Eurasia Group Believes the U.S.-Japan Trade Deal Offers a Fig Leaf for Loosened EV Restrictions. The U.S. and Japan announced a trade deal on critical minerals, part of a larger push by the Biden administration to make it easier for partner nations to meet content requirements included in the Inflation Reduction Act (IRA). For EVs, content requirements come in two layers: first, to receive any credit benefits, the vehicle must be assembled in North America. Once that requirement has been met, vehicles must then meet two separate domestic content requirements—one for battery components and one for critical minerals—to receive the full $7500; if a vehicle only meets one of these, it is eligible for half of the total amount. The U.S.-Japan deal was struck quickly and is relatively limited in scope but should make it possible for Japanese-sourced critical minerals to meet content requirements; this will not impact the rule dictating that only North American assembled vehicles are eligible, however; Japanese auto makers will still need to expand North American production to be eligible. The Treasury Department is set to release guidance on the battery and critical mineral requirements of the IRA this week and is expected to take as flexible an approach as possible to open the door to partner nations. The idea being to bolster efforts to build non-China dependent battery and critical mineral supply chains, while, at the same time, advancing the administration’s larger goal of expanding U.S. auto manufacturing.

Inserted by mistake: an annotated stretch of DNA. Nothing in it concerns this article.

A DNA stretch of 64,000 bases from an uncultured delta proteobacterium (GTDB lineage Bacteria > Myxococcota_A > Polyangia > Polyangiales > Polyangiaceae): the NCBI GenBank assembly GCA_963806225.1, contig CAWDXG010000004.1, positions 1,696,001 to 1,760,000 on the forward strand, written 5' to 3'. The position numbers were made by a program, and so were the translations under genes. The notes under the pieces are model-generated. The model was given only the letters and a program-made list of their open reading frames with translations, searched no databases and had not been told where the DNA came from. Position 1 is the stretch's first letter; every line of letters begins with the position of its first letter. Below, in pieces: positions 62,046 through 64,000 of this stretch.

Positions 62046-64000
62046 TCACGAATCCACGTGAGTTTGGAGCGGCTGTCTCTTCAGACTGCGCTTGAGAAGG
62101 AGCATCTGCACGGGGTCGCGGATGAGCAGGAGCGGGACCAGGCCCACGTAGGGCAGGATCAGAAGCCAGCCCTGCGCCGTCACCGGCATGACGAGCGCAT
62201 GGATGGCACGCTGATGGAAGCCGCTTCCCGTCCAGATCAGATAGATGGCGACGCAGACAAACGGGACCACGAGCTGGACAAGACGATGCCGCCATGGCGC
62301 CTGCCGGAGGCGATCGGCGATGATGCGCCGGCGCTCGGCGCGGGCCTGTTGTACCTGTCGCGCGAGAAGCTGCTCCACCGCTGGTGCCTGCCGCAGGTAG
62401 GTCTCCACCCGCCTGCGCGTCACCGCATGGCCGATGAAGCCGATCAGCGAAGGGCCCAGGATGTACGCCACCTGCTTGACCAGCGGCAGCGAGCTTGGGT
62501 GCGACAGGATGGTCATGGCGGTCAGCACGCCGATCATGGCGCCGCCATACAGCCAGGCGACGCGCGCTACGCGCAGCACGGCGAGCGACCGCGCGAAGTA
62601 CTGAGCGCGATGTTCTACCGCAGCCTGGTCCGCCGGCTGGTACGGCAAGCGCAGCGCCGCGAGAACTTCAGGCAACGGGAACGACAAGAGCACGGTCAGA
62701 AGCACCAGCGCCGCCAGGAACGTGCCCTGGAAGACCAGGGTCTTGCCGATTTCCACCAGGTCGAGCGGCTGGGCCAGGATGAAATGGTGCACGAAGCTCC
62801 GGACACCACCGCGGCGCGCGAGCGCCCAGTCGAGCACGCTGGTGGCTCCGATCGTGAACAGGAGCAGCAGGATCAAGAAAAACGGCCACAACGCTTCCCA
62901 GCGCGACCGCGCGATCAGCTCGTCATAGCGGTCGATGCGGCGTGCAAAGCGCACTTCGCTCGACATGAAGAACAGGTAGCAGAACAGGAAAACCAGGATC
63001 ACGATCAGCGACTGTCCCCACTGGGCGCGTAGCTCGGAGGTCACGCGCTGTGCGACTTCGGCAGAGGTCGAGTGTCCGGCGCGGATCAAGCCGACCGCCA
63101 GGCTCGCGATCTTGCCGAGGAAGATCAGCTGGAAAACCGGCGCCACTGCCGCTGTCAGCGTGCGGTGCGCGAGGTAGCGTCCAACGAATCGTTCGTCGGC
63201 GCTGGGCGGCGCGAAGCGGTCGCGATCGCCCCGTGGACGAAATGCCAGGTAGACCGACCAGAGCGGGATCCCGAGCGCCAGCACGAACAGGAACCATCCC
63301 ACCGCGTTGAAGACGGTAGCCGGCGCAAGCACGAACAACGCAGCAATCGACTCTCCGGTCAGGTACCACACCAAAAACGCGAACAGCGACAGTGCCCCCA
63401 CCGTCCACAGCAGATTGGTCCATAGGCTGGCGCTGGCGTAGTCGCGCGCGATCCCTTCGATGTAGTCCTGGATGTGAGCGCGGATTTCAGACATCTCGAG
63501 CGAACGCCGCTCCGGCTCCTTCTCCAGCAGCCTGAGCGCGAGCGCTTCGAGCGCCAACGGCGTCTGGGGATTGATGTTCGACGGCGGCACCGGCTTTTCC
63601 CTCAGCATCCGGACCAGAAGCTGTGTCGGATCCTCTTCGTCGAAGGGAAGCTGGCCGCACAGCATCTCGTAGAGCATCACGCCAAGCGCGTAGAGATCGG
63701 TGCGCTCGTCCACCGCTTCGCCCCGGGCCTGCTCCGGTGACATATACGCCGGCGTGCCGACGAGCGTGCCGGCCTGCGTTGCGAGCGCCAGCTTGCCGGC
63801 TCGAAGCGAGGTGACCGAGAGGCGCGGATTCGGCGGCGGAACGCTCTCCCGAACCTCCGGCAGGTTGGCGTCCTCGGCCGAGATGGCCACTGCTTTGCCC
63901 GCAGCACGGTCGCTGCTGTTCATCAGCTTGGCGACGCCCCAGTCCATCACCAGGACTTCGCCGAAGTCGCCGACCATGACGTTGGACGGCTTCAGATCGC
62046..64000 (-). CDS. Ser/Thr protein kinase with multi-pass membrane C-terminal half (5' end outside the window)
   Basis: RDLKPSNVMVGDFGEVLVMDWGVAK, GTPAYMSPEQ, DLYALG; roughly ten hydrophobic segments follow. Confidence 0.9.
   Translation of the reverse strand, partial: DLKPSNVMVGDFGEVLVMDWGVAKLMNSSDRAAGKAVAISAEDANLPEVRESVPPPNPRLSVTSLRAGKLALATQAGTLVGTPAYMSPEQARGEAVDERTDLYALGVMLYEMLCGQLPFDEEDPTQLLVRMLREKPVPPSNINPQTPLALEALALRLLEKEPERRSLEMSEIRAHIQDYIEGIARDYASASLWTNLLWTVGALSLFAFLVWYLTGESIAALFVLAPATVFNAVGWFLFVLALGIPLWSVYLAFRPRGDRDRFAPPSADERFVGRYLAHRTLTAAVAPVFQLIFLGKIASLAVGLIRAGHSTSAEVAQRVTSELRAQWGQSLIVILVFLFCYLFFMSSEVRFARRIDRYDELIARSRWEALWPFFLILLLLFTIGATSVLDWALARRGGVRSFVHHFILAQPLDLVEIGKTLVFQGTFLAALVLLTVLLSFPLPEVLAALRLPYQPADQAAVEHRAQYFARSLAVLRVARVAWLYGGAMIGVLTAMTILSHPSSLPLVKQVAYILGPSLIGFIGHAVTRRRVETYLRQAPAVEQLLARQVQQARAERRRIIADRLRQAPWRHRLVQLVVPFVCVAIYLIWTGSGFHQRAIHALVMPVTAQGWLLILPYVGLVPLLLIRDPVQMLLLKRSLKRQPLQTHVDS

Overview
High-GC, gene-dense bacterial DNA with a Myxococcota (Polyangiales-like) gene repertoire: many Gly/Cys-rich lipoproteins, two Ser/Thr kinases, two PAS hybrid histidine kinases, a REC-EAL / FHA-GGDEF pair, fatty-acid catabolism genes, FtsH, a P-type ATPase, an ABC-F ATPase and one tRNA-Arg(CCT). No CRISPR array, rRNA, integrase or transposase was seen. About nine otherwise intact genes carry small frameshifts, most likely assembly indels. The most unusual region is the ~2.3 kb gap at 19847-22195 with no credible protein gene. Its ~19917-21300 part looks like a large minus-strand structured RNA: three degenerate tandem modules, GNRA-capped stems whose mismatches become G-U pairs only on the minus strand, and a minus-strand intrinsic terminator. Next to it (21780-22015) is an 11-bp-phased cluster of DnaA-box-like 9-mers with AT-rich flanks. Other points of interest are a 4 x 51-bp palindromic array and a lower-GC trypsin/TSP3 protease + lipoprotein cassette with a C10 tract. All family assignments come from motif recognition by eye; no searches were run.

Global Policy Group (GPG): Hearings Highlight Differences on Trade. Members of the House Ways and Means and Senate Finance Committees used hearings on the Biden administration’s annual trade agenda to tell USTR Tai that lawmakers from both parties want the administration to negotiate traditional free-trade agreements with tariff-liberalization provisions—something the administration has avoided. Tai responded by calling on lawmakers to “meet me with recognition around the kind of world we’re living in right now,” arguing that “we need to do things differently” when it comes to trade policy. Tai told the lawmakers she is open to working with Congress to expand market access for U.S. exporters, but that she was opposed to “pursuing failed trade policies.” Tai argued that while tariff cuts and other traditional policies have proven beneficial, especially to U.S. agriculture and textile exporters, they have also led to “deindustrialization and an erosion of capabilities” in industrial sectors. Republicans criticized the Biden administration for not requesting new Trade Promotion Authority, through which Congress authorizes free-trade negotiations, arguing that China has been the beneficiary of the administration’s failure to pursue traditional trade deals. While lawmakers from both parties expressed concern that the administration has not engaged with Congress on trade policy as required by law, the hearings made clear that the White House is unlikely to abandon its focus on negotiating broad framework deals, like the Indo-Pacific Economic Framework for Prosperity, despite calls for a return to traditional free-trade talks.